cfp2

 

Century Farm Puppies has been downgrading in recent years due to public pressure and the fact that more people are “waking up” about puppy mills. In recent years they had over 500 adult dogs on their property, which is an insane amount of dogs to care for. Many people have criticized us for quoting previous USDA reports, please keep in mind that Dyvig’s Pet Shoppe has used this breeder for several years and has always known what is going on in the puppy mill. Here are some of their most recent numbers. 

DyvigsUSDAA local radio station decided to look into Century Farm Puppies, what they saw and heard there were very troubling. They were not only able to see inside of the “honeymoon suites”, but they confirmed that there were over 125 dogs living inside of the sundowner buildings within the metal barn, the barking was unbearable, and there was an overwhelming smell. Not only did this confirm to us that it is a puppy mill- but what the owner, Rex Meyers, said ON AIR about the puppies he sells to Dyvigs- “…we don’t sell Teddy Bears, so those I send to the pet store.  Because they’re a cheap dog. We’re known for Cavachons.  I’d rather sell Cavachons.” 

Straight from the breeder’s mouth. The dogs he sells to Dyvig’s Pet Shoppe are cheap. For more information on Century Farm Puppies, click here. 

 

 

NEW DESIGN KENNELS, ROCKWELL CITY, IOWA

Nancy and Tom Carlson of New Design Kennels are very deep in the puppy mill world. Not only do they have a huge puppy mill of their own, they run under TWO names so the public doesn’t see that they breed several breeds of dogs (New Design Kennel and Illusion Japanese Chin) but they sell their unwanted dogs at terrible dog auctions. Most recently, In May, Nancy and Tom helped out at another dog auction that I attended. These “reputable breeders” have no problem breeding dogs that aren’t healthy. If you read the article above, you will note that many of her dogs were missing teeth, eyes and had open wounds AT THE AUCTION! Below shows you an approximate number of dogs that she sells on her property and, below that, we highlight some of her violations. For more information on New Design Kennels, please click here. 

NDK2

newdesign

 

If the inspection reports aren’t bad enough. Look at how these dogs are forced to live. 

Please remember, that the owner of Dyvig’s Pet Shoppe has been to both of these places and approved of how these dogs are kept. I am not okay with how these animals are living… Are YOU?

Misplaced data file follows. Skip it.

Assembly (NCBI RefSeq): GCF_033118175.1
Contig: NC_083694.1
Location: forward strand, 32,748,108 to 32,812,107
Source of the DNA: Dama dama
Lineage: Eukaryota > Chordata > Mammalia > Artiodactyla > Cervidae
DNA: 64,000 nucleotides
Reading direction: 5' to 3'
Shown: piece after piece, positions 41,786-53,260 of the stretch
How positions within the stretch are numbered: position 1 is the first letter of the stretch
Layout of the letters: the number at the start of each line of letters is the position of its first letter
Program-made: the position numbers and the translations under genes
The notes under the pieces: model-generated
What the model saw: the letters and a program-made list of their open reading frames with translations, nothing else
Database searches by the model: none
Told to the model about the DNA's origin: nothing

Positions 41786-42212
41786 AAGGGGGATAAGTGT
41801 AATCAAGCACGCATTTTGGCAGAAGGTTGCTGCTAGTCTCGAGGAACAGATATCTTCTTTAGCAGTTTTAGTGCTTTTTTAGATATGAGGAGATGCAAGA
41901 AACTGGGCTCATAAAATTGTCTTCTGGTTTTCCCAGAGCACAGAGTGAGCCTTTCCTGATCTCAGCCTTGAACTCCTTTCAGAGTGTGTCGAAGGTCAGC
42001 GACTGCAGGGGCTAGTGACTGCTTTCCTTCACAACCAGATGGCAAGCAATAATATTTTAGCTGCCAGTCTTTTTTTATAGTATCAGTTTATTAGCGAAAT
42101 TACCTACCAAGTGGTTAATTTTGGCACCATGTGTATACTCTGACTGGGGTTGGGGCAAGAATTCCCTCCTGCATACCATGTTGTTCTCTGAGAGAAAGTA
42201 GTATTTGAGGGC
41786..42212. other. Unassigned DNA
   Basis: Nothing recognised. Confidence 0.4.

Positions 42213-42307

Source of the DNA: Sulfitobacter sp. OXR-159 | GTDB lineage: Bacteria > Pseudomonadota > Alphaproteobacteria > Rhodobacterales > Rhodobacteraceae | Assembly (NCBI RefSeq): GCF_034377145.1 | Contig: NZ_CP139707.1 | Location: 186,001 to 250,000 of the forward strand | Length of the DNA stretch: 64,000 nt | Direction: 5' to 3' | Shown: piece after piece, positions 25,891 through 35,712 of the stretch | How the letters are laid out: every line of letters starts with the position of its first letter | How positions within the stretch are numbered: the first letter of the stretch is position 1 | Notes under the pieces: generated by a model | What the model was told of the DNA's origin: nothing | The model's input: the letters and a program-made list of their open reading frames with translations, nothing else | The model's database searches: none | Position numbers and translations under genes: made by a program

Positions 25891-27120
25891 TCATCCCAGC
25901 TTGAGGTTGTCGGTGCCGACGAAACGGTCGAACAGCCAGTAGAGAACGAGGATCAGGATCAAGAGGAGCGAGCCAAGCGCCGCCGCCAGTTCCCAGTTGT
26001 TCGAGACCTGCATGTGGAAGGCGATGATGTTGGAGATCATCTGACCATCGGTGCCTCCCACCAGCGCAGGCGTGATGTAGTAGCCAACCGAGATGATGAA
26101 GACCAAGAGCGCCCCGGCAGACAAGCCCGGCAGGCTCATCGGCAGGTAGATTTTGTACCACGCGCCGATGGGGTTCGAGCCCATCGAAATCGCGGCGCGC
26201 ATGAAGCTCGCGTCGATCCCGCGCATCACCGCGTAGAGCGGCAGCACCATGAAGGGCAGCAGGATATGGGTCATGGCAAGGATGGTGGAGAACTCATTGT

NDK

Sadly, Dyvig’s Pet Shoppe also buys their small animals from a large supplier of small animals.  Yes, there are small animal (and cat) mills too

ApetTransportMill.jpg

How can you help?

 

Call or stop in!

(515)233-5625 If you feel strongly enough (and are brave enough), contact him this way. Ask him directly about the puppies and the welfare of the  parent dogs.  We do not want to see a local business close down, instead we want the owner to choose a more humane business model by  either not selling puppies at all, or choosing to help shelter dogs instead! 

Visit us on Saturdays! 

A small group of us stands in front of the store every Saturday morning (the time varies) and Sunday afternoons , educating the citizens of Ames about the pet store/puppy mill connection. Whether you join us for the full two hours or just stop by to show you support, we would love to see you! You can find out when we are at the store, through our facebook page! 

THIS NEXT PART GOES FOR EVERYONE, IN EVERY CITY, IN EVERY STATE

Don’t give your business to pet stores that sell puppies and kitties. Pet overpopulation is a terrible problem in our country and only the consumers can help change that. If you are looking for a new pet PLEASE visit your local shelter. Over 35% of dogs in shelters are purebred, they are just overlooked. If you can’t find what you are looking for at your local shelter, please try www.petfinder.com It is a tremendously helpful site! You can search for ANY BREED anywhere. Don’t breed or buy while homeless pets die! 

 

 

Don’t forget to like us on Facebook  and help spread the word! 

“A small group of thoughtful people could change the world. Indeed, it’s the only thing that ever has.” Margaret Mead

 

 

Actual Dogs Sold from Dyvigs <—-> The “Sundowner Buildings” that the mill owners refer to as “honeymoon suites” There were three of these in one building at the mill.

How much is that doggie in the window?

How many of you have walked by the pet store and saw the adorable puppy with big eyes and a wagging tail? The puppy that is just pawing at the glass for your attention. All of us animal lovers have such a hard time just walking away because we want to save them all.. Out comes the money, and there you have it- another pet store puppy is sold to the first person with $600.

While it is partly true that we saved this dog from a life unknown, at the same time,  we have  just supported a puppy mill. Almost every time someone buys a dog from a pet store or online, the dog has come from a home in which the parents are merely thought of as property.

The  fact is that in the US there are almost 10,000 puppy mills operating today. This means that there are hundreds of thousands of dogs bred in conditions that are completely appalling. These unfortunate dogs receive no human contact, no exercise or veterinary care and are often kept in tiny wire cages trapped in their own filth. Many of them, once rescued, are unable to walk properly when removed from their cage and placed on solid ground. The only concern of the puppy mill breeders is the bottom line profit they can make at the expense of the health, safety and disposition of their “product”. These mills do not have heat or air conditioning, so in the winters many of the dogs freeze to death, and in the summers, the dogs die from heat stroke.